Last Updated on April 21, 2023
Discover how Google could assess the credibility of content by considering the author’s expertise, authority, trustworthiness, and experience.
In this article, we delve into the possible ways that Google might use authors’ experience, expertise, authoritativeness, and trustworthiness (E-E-A-T) to evaluate content.
Understanding Google’s E-E-A-T
Google has emphasized the importance of the E-E-A-T concept in enhancing search result quality and the user experience within the search engine results pages (SERPs). Various on-page factors, including content quality, link signals such as PageRank and anchor texts, and entity-level signals, all contribute significantly.
Unlike document scoring, the E-E-A-T concept doesn’t concentrate on evaluating individual content pieces. Instead, it has thematic relevance connected to the domain and the creator entity, irrespective of search intent or specific content.
Ultimately, E-E-A-T is an independent influence factor that operates regardless of search queries. It mainly pertains to thematic areas and functions as an assessment layer that evaluates content collections and off-page signals related to entities like people, organizations, companies, and their domains.
Recognizing the Significance: Author as the Content Source
Prior to the emergence of E-E-A-T, Google attempted to integrate content source ratings into search rankings. For example, the Vince update of 2009 provided a ranking edge to content produced by brands. Google endeavored to gather signals for author ratings (e.g., via a social graph and user ratings) through initiatives like Google+, which is no longer operational.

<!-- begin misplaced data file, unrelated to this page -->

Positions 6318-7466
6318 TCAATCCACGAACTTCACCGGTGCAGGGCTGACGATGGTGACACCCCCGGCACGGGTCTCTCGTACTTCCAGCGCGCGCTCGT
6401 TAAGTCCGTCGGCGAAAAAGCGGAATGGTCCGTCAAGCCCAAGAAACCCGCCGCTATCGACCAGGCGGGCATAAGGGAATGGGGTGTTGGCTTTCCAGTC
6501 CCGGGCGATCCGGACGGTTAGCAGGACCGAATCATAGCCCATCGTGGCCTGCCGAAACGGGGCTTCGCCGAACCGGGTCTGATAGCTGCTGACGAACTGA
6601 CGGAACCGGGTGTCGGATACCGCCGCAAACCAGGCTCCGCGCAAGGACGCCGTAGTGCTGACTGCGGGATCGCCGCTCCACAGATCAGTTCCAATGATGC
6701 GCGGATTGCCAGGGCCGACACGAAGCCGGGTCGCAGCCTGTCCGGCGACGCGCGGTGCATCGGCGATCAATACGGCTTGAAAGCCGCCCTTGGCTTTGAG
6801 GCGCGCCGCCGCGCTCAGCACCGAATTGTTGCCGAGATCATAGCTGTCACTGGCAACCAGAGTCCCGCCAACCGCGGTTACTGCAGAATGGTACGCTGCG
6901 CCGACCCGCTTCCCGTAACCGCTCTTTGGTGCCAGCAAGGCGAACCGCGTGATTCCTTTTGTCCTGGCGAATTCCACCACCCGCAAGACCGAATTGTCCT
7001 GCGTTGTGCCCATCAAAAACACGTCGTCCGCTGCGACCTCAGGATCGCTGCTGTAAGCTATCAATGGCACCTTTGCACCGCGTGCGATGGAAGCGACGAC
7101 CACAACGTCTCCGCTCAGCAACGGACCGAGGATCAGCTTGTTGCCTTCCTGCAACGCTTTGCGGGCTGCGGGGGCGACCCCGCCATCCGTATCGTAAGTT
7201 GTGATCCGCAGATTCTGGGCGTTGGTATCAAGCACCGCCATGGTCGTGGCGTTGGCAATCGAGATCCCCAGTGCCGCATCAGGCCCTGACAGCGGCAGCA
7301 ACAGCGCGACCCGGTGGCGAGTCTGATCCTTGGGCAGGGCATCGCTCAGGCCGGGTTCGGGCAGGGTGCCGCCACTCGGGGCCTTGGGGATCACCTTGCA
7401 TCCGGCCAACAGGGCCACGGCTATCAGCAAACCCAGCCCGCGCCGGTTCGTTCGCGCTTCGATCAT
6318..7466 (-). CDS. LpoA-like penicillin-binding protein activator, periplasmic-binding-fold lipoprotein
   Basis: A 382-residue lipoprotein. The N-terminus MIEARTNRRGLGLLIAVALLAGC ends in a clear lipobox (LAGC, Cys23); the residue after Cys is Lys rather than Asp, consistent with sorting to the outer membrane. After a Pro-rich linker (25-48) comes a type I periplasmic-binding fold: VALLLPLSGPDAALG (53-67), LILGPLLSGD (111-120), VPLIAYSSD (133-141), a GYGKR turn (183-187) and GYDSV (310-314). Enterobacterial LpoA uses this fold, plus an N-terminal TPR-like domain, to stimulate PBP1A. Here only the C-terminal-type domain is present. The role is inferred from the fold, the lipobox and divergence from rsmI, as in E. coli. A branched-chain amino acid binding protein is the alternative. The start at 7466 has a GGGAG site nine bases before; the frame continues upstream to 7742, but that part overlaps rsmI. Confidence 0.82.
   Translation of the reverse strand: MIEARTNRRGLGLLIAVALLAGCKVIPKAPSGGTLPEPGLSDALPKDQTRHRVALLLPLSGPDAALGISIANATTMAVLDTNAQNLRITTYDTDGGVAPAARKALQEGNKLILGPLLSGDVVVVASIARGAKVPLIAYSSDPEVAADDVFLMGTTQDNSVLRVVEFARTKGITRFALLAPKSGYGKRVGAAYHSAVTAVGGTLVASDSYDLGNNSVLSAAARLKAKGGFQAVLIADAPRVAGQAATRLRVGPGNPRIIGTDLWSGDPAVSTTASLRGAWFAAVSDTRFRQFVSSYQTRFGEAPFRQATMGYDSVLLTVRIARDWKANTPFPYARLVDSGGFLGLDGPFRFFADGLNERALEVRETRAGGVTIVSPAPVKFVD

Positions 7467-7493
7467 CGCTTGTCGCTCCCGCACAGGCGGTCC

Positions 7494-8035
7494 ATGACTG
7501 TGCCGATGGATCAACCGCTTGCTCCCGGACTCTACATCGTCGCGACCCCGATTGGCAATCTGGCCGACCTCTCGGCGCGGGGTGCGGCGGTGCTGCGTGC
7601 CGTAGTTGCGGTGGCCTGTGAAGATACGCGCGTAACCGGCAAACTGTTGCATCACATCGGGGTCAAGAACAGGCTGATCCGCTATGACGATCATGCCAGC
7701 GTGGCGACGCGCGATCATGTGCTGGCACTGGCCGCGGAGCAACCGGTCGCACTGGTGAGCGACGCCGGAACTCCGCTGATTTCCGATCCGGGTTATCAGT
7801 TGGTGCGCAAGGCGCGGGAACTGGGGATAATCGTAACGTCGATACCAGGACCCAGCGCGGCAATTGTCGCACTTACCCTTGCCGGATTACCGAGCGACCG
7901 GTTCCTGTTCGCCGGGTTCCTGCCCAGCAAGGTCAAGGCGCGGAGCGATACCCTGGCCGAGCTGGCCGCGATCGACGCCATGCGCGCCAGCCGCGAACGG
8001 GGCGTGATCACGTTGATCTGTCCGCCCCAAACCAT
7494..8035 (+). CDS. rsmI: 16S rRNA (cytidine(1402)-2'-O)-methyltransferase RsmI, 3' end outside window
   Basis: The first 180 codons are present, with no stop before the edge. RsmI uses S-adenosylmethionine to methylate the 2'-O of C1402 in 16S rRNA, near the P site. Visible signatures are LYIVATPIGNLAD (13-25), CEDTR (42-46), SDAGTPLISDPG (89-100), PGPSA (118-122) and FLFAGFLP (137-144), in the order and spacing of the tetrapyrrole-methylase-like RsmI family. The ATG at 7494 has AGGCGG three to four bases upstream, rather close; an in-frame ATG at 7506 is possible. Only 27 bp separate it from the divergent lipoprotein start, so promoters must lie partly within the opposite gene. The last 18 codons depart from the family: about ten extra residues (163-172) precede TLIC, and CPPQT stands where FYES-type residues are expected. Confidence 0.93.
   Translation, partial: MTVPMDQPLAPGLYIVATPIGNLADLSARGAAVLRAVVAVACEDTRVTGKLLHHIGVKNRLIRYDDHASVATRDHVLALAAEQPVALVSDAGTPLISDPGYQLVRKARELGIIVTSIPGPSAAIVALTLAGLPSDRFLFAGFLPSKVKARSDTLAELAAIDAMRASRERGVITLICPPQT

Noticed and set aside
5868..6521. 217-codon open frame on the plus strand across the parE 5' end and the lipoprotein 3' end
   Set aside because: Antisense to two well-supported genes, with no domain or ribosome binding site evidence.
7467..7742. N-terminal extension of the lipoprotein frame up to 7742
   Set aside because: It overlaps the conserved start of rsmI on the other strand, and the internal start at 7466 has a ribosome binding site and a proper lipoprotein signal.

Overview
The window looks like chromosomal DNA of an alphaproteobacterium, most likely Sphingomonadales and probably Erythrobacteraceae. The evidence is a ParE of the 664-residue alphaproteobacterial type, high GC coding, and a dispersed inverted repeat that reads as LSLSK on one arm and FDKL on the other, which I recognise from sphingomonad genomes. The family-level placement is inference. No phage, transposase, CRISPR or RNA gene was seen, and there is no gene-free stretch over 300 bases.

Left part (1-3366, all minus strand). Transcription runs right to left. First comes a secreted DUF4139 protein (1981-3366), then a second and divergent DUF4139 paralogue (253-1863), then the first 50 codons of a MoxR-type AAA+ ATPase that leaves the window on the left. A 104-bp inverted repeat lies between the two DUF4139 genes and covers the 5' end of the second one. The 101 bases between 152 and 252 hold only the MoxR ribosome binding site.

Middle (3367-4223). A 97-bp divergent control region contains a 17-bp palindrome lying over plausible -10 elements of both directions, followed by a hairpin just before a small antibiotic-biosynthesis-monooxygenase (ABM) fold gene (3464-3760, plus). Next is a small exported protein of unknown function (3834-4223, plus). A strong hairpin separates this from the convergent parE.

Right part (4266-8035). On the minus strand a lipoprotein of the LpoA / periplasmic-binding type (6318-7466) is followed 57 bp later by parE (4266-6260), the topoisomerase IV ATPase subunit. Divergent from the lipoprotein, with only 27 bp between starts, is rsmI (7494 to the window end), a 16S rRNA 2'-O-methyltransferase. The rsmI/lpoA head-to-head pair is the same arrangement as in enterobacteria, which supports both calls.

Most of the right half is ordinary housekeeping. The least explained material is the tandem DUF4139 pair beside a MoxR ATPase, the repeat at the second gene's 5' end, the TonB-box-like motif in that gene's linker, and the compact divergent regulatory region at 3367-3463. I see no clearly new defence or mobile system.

Over the past two decades, multiple Google patents have made direct or indirect references to content platforms like Google+ and other social networks.
Assessing the source or author of a content piece based on E-E-A-T criteria is an essential measure to enhance the quality of search results. Given the prevalence of AI-generated content and traditional spam, it is illogical for Google to incorporate subpar content in the search index.
The greater the volume of content that Google indexes and processes during information retrieval, the more computing power it necessitates. E-E-A-T enables Google to rank at a wider entity, domain, and author level without the need to crawl each content piece.
At this higher-level perspective, content can be categorized based on the originating entity and assigned more or less a crawl budget. Google can also utilize this approach to exclude entire groups of content from indexing.
Methods that Google Can Use to Identify Authors and Assign Content Attribution
Authors are categorized as a type of person entity. It is important to differentiate between recognized entities that are already documented in the Knowledge Graph and unverified or unknown entities stored in a knowledge repository like the Knowledge Vault.
Google has the ability to extract entities from unstructured content using machine learning and language models, even if they are not yet included in the Knowledge Graph. This process, known as named entity recognition (NER), is a subtask of natural language processing.
Named entity recognition (NER) identifies entities in the text by analyzing language patterns and assigning them to specific entity types. Typically, nouns are considered as entities.
Current natural language processing systems utilize word embedding techniques such as Word2Vec for this purpose.
Each word in a text or paragraph is represented by a vector of numbers in modern information retrieval systems, using techniques like Word2Vec. Entities can be represented in the same way as node vectors or entity embeddings, using methods like Node2Vec or Entity2Vec.